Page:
In Comparison of Food in Religion between Rappaport and Benedict's Works

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Introduction 

Food is an important part of religious observance and spiritual ritual for many cultures in the world.  The role of food in cultural practices and religious beliefs is complex and varies among individuals and communities. Based on the Patterns of Culture, which is written by Ruth Benedict, and Ritual Regulation of Environmental Relations Among a New Guinea People by Roy Rappaport, this paper is going to give a brief review of the foods supply within these two communities and also compare the religious foods among the Tsembaga of New Guinea and Indians of Northwest Coast of America. Understanding the role of food in cultural and religious practice is an important way to understand the human ecology and the study of religion from different communities.

Religious Food among the Tsembaga of New Guinea

The act of the Tsembaga working for their pigs portrays a great control of religion on their daily life. Pig for the Ancestors is one of Roy Rappaport’s anthropological approaches of the Tsembaga’s men in the New Guinea. 

The pigs were highly valued there.  First, the pigs are normally not killed except to meet religious or family obligations.  According to Rappaport, it is through ritual that the Tsembaga regulate relationships between people, pigs and gardens; the slaughter, distribution and consumption of pigs.  Second, they believe that pork is an anti-stress food (19).  The consumption of pork is limited to the people who are profoundly undergoing stress. Before proceeding with the war, the warriors eat heavily salted pig which is believed to be having the effect of shortening the fighting day.  When hostilities are over, the group which retains their territory to perform a ritual called planting the rumbim.  The ritual is accompanied by wholesale slaughter of pigs and only juveniles are left alive. This ritual is performed in owner of the ancestors (24).  Also, the owner of many pigs is accorded both respect and material reward.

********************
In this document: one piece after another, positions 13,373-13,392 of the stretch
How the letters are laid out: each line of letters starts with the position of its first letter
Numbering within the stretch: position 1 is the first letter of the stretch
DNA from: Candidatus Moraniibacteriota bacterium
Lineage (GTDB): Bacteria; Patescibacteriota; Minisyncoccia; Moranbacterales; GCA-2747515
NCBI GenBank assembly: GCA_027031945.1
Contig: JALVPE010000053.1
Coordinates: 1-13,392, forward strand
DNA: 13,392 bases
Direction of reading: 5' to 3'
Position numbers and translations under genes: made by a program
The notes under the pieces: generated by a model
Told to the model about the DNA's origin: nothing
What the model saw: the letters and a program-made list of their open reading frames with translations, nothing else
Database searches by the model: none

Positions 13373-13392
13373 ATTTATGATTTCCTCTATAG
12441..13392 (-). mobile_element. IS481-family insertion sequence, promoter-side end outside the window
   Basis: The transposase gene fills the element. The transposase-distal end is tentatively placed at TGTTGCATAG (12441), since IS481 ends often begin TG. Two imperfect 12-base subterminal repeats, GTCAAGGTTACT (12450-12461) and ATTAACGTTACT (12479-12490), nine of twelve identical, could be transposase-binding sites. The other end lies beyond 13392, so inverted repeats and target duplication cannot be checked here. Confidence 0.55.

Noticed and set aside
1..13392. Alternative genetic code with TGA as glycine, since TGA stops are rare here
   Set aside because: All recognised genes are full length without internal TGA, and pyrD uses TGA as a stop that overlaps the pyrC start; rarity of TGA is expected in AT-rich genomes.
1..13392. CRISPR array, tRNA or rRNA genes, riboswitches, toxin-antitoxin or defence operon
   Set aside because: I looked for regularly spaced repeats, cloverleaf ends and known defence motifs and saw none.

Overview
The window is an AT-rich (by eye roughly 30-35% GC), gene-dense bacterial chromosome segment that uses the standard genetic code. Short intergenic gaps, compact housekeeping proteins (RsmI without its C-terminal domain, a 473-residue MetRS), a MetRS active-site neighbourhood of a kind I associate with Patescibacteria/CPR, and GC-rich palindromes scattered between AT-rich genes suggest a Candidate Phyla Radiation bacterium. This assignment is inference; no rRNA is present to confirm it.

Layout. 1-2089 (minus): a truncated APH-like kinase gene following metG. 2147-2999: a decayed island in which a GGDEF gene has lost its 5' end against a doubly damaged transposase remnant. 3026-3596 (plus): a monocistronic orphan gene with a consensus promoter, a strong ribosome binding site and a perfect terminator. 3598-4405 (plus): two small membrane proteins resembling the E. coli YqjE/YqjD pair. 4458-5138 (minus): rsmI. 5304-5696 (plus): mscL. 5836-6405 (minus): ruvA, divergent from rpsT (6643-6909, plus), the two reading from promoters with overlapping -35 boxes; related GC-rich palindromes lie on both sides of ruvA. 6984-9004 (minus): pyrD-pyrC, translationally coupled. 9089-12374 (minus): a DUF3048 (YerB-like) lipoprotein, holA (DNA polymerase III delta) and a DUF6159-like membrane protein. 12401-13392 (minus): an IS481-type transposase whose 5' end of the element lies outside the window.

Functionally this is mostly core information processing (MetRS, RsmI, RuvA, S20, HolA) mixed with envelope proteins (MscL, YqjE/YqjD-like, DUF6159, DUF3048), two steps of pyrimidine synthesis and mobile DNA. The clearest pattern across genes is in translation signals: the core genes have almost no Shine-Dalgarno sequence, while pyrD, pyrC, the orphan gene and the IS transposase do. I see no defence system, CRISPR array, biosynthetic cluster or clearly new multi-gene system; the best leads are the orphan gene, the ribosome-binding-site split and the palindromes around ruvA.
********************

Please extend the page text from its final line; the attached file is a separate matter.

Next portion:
Religious Food among Indians of Northwest Coast of America

In Northwest Coast of America, the tribes relied a great deal on food from the sea, like salmon, seals, sea otters, whales and other animals. For example, the Kwakiutl relied on fishing for their main source of food.  Though they did not carry out any agricultural activities, food was in abundance. Apart from fish, especially salmon, they relied on other sea foods such as seals, clams and otters. They also hunted moose, deer, beavers and rabbits. The women collected nuts, berries, roots and see weed to supplement their cuisine. They also gathered salt for their food.